Browns' Win Misery Index

The Browns have been involved in numerous low scoring affairs over the years. Some games were great, others were miserable to watch ... and we relive the misery here.

Let's face reality.

A win is a win and considering the circumstances, a team as inexperienced as the Browns should feel fortunate to stand at 3-3. Preying on one of the league's weakest schedule of opponents, the Browns have managed to grasp onto NFL mediocrity – the exact thing that has proved so elusive in the past.

Yet in terms of style points, last Sunday's 6-3 win over the Seahawks will likely go down in expansion history as one of the worst offerings ever presented to a Cleveland football audience. The seconds immediately following Sunday's game offered an odd mélange of relief and dread – akin to some thousands of Browns' followers collectively needing to take a shower.

But in terms of history – and we're talking about the expansion Browns – was Sunday's game the worst win we have seen?

In order to find the answer, an exclusively Cleveland phenomenon has to be consulted. Or in other words – let's take a look at the Browns' Win Misery Index.

1. At Buffalo – 2009 – Browns Win 6-3

No other Browns' expansion era victory can match the feeling of unadulterated disgust created by Eric Mangini's first Cleveland triumph. The Browns entered a wind-swept Ralph Wilson Stadium carrying the weight of a 0-4 record and concerns that 0-16 could be a real possibility. Yet against a similarly impotent Bills' roster, the Browns could only manage 17 passing yards and two Phil Dawson field goals.

In fact, the overall performance was so bad that the stars of the game for the Browns were Cleveland punter Dave Zastudil and Buffalo punt returner Roscoe Parrish. Without the contributions of Zastudil, who repeatedly navigated the cruel Lake Ontario winds – and Parrish, who fumbled away a fourth quarter punt – we could instead be reviewing the only scoreless tie of the expansion era.

2. At Cincinnati – 2008 – Browns Win 20-12

2008 seems like a lifetime ago – or at least three head coaches and two and a half general managers ago – but the once heralded Browns entered Cincinnati with a 0-3 mark. After experiencing an offensive renaissance in 2007, the Browns struggled to even generate first downs in pursuit of their first win of 2008.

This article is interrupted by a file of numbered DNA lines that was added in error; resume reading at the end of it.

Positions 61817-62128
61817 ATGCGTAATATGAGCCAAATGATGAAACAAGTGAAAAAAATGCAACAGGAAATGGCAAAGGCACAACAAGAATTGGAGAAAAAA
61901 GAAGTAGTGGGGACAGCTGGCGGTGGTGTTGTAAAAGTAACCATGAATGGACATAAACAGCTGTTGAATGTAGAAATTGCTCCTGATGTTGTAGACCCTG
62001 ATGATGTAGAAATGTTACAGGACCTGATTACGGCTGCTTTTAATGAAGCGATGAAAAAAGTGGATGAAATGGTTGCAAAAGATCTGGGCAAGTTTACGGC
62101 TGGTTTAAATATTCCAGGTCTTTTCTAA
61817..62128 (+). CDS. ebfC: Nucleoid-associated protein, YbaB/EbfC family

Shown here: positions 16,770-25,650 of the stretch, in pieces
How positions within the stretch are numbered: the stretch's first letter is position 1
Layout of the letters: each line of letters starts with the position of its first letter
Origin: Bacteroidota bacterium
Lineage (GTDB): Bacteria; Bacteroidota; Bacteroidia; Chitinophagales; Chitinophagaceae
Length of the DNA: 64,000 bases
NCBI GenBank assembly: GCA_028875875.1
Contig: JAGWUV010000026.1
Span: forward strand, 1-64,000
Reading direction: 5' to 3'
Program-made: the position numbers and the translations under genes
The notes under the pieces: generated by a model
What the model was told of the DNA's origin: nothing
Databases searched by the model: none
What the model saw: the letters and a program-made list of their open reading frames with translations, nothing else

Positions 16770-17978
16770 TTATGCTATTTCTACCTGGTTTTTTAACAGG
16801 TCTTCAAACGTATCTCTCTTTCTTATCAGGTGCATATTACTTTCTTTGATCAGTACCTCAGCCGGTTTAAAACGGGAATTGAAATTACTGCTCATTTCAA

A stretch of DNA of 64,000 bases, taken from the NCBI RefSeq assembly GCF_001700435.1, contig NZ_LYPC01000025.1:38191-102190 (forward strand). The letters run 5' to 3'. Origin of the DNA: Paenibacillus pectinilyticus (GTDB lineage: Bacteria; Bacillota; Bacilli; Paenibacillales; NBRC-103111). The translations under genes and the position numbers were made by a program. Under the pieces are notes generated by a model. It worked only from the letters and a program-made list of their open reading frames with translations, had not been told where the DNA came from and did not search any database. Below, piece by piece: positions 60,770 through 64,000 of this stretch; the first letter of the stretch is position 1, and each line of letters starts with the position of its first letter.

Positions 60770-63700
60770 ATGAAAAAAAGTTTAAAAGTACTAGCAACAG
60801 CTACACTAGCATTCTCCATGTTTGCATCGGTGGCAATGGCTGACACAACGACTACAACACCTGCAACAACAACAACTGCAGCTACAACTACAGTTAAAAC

Against the Bengals, these offensive woes continued, as the Browns had to rely on a huge dose of Jamal Lewis and a defense that feasted on a pre-Chan Gailey Ryan Fitzpatrick. In the end, a matchup that on paper should have been decided in the first quarter, lingered into the fourth quarter. Of course, the Browns' sluggish offense lingered throughout the rest of a soul-crushing 4-12 finish.

3. At Miami – 2010 – Browns Win 13-10

Another entry from Mangini's short-lived coaching tenure also highlights Jake Delhomme's only positive on-field contribution as a Brown. Against the Dolphins, Delhomme was accurate, provided fiery leadership and basically checked down to Ben Watson on every single play. Or, in short – Delhomme provided a depressing realization of his limits as a veteran NFL quarterback.

However, the game was decided based more on Chad Henne's erratic play than any other factor. The Browns' defense – which had destroyed the likes of the Saints and Patriots in earlier weeks – had to rely on a gift interception grabbed by veteran Mike Adams to seal an ugly win.

Honorable Mention

2007 – Home Against San Francisco – Browns Win 20-7

On one hand, the Browns soundly defeated a physical 49er team to close out the regular season.

Of course, the Browns had already been eliminated from playoff contention before doing so.

2004 – At Houston – Browns Win 22-14

Another season ending win deserves recognition, but this time the Browns featured an interim head coach in Terry Robiskie and a budding running back star in Lee Suggs. A year later, neither Robiskie or Suggs would ever be heard from again in Cleveland.

2003 – At San Francisco – Browns Win 13-12

It's easy to forget about this game now, but at the time Browns fans still believed in both Butch Davis and Kelly Holcomb. Yet after some 59 minutes of ugly offense and a Holcomb broken leg deemed a "scratch" by Davis, most observant Browns fans realized that the winds of change in Cleveland were blowing around something far different.

1999 – At New Orleans – Browns Win 21-16

And of course – how can we leave out the Browns' first expansion win? Doubling as both the Browns' first win since 1995 along with ultimately proving to be Tim Couch's career highlight, there was indeed a sense of magic in the Superdome over a decade ago as Kevin Johnson somehow found a last second Hail Mary pass fall into his hands.

Or something like that.

After all – a win is a win.

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